It is an act of humility, but also one of confidence, knowing that God can use us today just as radically as he used them. Believe that!
Today, we’re looking at some of the earliest followers of Jesus and see what they did. In a season where Empire and Faith were joining forces, it is not surprising that some of the most recognized individuals in the third and fourth century were the ones who ventured off, away from society to pray and be with God. They were hermits, not cut off from community, but grounded in it—sent off with a mission.
Mary of Egypt has a legend surrounding her. I say legend because most of the texts used to describe these saints were written in a much different fashion that we’re used to using. Much like the scriptures, they were autobiographical to a degree, but were typically moral documents intended to offer an ease of application to the reader.
The story of Mary is one of forgiveness and redemption. She’s described as a prostitute who was so obsessed with pleasure and lust that her “insatiable and irrepressible passion” led her to refuse money for her sexual favors. As the story goes, she traveled to Jerusalem on an “anti-pilgrimage” hoping to find more clients.
She’s transformed when she arrives, when she observes the Virgin Mary icon and wants to live a completely different lifestyle. She then ventured into the wilderness when she only brought three loaves and survived on what she found in the wilderness.
Mary’s hyperbolic and one-dimensional story is still worthy for us to learn from. Of course, there is some commentary we can make regarding the perception of women in the 300s, how sex was viewed in general, and of course we could just deconstruct the story and the Saint until it was just meaningless to us.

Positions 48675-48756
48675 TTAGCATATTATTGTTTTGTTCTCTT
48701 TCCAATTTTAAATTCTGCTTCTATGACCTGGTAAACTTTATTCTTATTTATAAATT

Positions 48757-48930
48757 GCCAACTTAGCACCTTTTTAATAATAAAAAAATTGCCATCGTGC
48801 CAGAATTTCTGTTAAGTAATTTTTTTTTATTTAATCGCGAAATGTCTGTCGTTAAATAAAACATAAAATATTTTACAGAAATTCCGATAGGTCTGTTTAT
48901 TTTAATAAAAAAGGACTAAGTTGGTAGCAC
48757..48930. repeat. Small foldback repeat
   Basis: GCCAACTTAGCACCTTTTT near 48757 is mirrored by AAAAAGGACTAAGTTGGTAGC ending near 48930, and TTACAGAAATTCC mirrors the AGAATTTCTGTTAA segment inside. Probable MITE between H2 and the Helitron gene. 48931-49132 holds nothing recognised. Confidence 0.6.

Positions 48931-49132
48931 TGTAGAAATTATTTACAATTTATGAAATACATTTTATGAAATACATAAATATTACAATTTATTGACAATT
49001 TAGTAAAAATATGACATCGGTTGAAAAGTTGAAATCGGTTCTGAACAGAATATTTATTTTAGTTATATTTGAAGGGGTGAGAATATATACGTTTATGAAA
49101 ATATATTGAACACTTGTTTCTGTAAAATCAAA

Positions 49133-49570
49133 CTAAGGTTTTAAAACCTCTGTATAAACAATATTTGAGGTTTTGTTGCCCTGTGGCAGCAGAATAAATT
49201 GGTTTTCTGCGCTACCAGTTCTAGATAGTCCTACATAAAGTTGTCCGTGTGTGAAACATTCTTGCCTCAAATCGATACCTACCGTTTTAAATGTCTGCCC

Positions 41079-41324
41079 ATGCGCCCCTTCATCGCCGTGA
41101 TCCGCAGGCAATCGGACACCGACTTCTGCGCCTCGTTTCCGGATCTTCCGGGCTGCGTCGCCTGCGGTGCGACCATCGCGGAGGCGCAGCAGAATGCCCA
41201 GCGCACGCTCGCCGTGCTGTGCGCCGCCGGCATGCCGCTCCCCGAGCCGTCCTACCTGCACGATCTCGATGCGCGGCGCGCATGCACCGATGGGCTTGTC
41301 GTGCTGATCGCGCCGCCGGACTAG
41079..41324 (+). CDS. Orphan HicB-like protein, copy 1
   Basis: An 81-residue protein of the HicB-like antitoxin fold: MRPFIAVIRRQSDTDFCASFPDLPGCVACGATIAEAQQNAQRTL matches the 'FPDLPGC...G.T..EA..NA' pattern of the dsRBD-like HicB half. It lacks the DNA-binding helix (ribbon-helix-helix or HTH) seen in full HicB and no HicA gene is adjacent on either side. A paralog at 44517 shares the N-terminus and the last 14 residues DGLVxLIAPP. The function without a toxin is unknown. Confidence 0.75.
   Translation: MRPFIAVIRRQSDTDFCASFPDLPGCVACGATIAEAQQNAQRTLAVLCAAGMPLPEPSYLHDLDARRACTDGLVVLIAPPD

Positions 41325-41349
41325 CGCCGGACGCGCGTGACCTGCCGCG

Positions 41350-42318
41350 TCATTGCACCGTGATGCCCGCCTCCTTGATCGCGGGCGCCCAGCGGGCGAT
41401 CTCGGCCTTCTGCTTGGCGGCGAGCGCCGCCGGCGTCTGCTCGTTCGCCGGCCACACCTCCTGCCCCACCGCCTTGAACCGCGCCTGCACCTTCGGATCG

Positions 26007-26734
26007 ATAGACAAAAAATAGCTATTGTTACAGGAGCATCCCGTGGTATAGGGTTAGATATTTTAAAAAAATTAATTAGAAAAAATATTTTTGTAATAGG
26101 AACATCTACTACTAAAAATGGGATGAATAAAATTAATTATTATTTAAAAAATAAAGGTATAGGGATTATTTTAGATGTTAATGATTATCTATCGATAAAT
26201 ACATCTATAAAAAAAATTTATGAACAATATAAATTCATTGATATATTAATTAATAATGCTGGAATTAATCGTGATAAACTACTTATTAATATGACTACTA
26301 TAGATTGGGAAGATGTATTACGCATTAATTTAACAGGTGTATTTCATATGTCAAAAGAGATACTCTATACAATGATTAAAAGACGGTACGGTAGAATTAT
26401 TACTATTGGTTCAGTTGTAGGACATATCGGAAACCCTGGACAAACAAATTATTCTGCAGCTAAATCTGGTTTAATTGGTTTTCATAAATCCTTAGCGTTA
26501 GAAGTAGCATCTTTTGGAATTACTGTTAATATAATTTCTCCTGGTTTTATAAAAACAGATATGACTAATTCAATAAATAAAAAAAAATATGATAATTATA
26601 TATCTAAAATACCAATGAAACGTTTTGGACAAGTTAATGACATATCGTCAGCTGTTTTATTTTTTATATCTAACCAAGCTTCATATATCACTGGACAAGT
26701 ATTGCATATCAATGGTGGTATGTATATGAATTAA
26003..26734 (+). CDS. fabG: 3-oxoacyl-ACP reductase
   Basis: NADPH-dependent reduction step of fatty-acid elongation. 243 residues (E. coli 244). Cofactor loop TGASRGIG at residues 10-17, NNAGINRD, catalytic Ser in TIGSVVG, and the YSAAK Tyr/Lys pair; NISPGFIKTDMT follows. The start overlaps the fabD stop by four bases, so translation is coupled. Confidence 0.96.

I think that might the temptation that many of us have. Deconstruct our past, deconstruct our upbringings, and all of the sudden only be left with ourselves and our perceptions of the world. That kind of post-modernity is worth adapting to, to a degree, but if we end up just being deconstructionists, we’ll lose all of the beauty and history that’s come before us because of its blemish.
Which, of course, is the point of Mary’s story—her blemishes, however exaggerated they are, weren’t enough for Jesus not to redeem her and change her. It is ironic that the historical accuracy and sociological sensibilities of her story might prevent us from seeing the value in her story—I wonder how often we just end up deconstructing ourselves until we have no value at all. Meanwhile, we’ve deconstructed God, so that he can’t offer us any value. It is our weakness of course to do that, so I go with Paul in his letter to Timothy where he declares himself as the worst of sinners, but offers himself God’s infinite patience despite his flaws.
I hope we can offer ourselves infinite patience, as God does, as we get transformed through the silence, I hope we become more than deconstructionists. I hope we can build on what’s come before us and not just take it apart. I hope we can build on what God has for us and not just take that apart, too.
So what does God have for you in your silence? Don’t leave the season of Lent, and the desert, without understanding the crucial importance of going to a lonely place to find Christ and find what he has for you. Feel free to post a comment answering these questions.